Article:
Here lies my glorious pumpkin, taking up my whole herb garden. I celebrate its robustness–for the first time I actually planted and grew the plants on time and it is a magnificent vine, full of giant leaves, yellow flowers and tiny fruit. See the picture below–it looks almost mysterious in the morning light, shrouded in mist, flowing down my hill and sending its twining feelers out across the rock steps and over to the apple tree. But if you scroll down to the bottom of the picture below, you will see things are not as they seem. This is not the vital fecund fruit bearing plant it appears to be! No, the baby pumpkins are shriveling!
Gasp! They turn brown and shrivel up and fall off. Not good. I have no words.
Why do I go through this every year? Why can’t I grow pumpkins? This morning after I took this picture, I decided to put on my bee hat and pollinate. I figured that out last year, but I thought that with this giant plant, I wouldn’t have to. But I did and there was one bee with me. Go little bee, do your stuff!
Wow! There’s a lot of pollen in there–some ants too. Well, all of you, sprinkle that stuff around! Look at it! I think that’s the male flower. In my rudimentary understanding of the nature of pollination, I put a Q-tip in there and took pollen and stuffed it in the female flower. The female flower, well, looks female and has a baby pumpkin at the end of it. I found lots of males and only three females at my pumpkin fraternity this morning. You get my drift! I have an overpopulation of males–every year, the same situation! Reminds me of my undergrad days, but I suppose that was to my advantage. (Anyway, I didn’t make pumpkins!)
(By the way, morning is good because the flowers are open).
Now what? Really, what I want to know is–what’s wrong? Last year I got one or two pumpkins (from three plants). The year before I got one Cinderella pumpkin. Last year I fertilized them. Last year I planted late and I surely did not have a plant like this. Oh yeah, I fertilized it with something called GROW BIG this morning after I did the pollinating. Geez. All this work for one pumpkin. Now I have to wait and see. It is very hot and humid now so maybe that will help, too.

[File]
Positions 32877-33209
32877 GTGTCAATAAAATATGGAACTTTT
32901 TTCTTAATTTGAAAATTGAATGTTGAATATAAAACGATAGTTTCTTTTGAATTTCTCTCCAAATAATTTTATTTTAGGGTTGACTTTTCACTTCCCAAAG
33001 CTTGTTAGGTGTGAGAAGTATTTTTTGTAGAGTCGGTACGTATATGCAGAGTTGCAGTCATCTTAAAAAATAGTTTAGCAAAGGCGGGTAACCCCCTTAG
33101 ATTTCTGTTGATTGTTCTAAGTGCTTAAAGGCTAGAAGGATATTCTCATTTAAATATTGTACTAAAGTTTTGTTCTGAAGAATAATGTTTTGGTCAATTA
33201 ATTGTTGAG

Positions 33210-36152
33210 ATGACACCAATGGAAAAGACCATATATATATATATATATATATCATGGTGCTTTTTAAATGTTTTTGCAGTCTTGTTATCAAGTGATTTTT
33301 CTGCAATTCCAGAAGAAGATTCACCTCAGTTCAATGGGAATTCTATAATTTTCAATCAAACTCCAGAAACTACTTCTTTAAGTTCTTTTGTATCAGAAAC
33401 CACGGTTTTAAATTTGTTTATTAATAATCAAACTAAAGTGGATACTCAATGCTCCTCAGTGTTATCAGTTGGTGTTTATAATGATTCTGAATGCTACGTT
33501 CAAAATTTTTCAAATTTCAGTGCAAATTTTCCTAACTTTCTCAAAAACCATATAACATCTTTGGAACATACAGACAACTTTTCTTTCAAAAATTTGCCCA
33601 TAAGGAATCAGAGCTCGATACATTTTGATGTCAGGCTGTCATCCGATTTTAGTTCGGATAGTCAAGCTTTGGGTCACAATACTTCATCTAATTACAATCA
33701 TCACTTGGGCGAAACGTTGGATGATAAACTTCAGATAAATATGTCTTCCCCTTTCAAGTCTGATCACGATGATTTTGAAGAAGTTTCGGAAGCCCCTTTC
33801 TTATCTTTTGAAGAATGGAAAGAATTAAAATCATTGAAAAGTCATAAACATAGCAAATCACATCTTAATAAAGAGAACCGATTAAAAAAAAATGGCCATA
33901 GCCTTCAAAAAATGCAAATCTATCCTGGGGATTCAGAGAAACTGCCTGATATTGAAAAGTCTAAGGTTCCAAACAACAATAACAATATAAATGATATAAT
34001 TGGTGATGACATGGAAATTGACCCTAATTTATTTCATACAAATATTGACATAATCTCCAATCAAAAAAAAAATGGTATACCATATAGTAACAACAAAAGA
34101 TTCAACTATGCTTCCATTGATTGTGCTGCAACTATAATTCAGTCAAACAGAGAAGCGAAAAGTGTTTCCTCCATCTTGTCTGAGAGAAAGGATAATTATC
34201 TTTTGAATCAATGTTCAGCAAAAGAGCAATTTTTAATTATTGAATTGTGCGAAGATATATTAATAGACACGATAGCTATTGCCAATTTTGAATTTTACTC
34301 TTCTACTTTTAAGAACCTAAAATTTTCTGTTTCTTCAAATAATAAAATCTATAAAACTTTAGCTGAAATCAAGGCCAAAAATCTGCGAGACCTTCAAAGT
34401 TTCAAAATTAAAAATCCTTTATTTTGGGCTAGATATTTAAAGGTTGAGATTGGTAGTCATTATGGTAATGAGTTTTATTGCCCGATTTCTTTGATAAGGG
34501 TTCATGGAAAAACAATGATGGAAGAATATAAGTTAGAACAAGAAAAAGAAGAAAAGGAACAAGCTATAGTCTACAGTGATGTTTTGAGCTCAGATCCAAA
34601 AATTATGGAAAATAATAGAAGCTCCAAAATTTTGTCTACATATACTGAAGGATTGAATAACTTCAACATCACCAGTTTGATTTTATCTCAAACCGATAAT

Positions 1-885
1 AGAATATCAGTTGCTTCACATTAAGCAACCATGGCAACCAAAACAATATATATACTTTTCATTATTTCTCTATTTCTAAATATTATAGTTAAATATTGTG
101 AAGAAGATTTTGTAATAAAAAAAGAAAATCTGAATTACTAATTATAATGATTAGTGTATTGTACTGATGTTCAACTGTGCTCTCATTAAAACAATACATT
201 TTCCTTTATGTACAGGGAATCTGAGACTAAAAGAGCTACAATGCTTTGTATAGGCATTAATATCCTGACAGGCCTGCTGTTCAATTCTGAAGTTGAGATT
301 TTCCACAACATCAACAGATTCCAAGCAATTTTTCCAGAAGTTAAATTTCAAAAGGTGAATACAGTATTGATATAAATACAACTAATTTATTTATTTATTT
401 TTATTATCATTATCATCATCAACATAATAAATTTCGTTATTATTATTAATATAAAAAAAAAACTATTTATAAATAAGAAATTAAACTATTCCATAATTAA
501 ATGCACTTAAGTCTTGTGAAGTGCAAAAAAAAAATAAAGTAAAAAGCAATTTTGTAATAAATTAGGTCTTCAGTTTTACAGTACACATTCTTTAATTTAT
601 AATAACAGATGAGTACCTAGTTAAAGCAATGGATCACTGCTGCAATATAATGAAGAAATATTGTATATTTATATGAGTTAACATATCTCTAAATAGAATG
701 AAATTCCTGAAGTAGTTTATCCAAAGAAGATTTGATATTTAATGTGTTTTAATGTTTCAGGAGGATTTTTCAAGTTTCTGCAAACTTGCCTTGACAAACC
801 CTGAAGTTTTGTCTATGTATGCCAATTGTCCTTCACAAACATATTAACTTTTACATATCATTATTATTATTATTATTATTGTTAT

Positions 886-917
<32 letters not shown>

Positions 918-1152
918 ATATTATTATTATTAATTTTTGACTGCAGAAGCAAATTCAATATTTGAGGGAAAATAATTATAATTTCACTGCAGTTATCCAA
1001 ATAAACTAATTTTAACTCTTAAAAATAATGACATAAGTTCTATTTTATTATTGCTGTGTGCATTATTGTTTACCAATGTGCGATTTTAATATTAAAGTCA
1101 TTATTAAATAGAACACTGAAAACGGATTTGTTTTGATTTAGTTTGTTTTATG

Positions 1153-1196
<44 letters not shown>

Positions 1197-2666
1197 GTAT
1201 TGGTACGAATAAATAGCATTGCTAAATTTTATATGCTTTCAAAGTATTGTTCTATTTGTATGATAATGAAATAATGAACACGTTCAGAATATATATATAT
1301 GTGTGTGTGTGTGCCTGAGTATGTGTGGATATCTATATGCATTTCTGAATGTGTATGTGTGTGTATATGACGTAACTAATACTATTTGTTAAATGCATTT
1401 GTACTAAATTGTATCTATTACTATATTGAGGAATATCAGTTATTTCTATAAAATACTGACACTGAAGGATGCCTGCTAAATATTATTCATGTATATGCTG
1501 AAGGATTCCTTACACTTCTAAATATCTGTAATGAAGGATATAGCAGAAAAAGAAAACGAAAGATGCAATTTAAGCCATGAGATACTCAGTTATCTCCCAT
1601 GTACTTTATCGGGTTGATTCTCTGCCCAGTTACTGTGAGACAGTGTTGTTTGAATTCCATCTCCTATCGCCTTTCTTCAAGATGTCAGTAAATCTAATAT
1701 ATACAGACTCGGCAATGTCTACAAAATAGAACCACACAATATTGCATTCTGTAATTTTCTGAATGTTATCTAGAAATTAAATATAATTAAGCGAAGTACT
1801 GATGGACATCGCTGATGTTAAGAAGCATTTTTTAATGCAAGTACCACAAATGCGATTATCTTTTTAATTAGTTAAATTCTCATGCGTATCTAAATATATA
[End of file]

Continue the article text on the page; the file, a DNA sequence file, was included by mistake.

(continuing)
Honestly, I think the coastal air does something to them. I figured out it’s nearly impossible to grow Echinacea and Black Eyed Susans. That one year I grew Black Eyed Susans was a miracle. This year I bought the seeds from Burpee, I planted them in the ground, I planted a second control group in peat pots–guess what? One flower. ONE flower from all that.
Hey, I also harvested this watermelon too early. Have you ever seen a kid who told her mom not to pick her watermelon look at you after you pick her watermelon when she told you it wasn’t ripe? You don’t want to see that face, belive me.
It didn’t taste that bad. (But it didn’t taste quite right either so no one else would eat it but me pretending that I had done the right thing.) There are three more left safely on the vine, waiting ripeness.
So, while my garden isn’t going exactly how I planned, I finished a draft of my 2nd novel this week. Yipee!
I just checked “Golden Gate Gardener” about pumpkins and it says, “Harvest male blossoms when no female blossoms are present, as each plant makes only a few female blossoms, and if they don’t get pollinated, you will have no fruit production. IN fact, pumpkins and winter squash have so few fruits per plant that you may want to try hand-pollinating the female flowers. (You did that.) Typically a large-fruited pumpkin ripens 1 to 2 fruits.” It also says “pumpkins are usually planted in hills. The warm, well-drained environment of a raised hill is even more important to get these seeds off to a good start as they need every available day in which to mature.” Hope that helps! I really recommend this book and which I’d had it when I started. It says also that the foggy coastal climate is not bad for them. Hope that’s helpful, but sounds like all you had to do was remove the male flowers, or at least an equal amount to female? – Kaye
Thanks. You always know where to look! Maybe next year I should plant pumpkins all over my hill! I’ve got enough space and I need plants. I don’t really understand the “remove the male flowers” comment either–maybe you remove them and save them until you get a female and then you can pollinate. I’ll be sure to post about whatever harvest I get!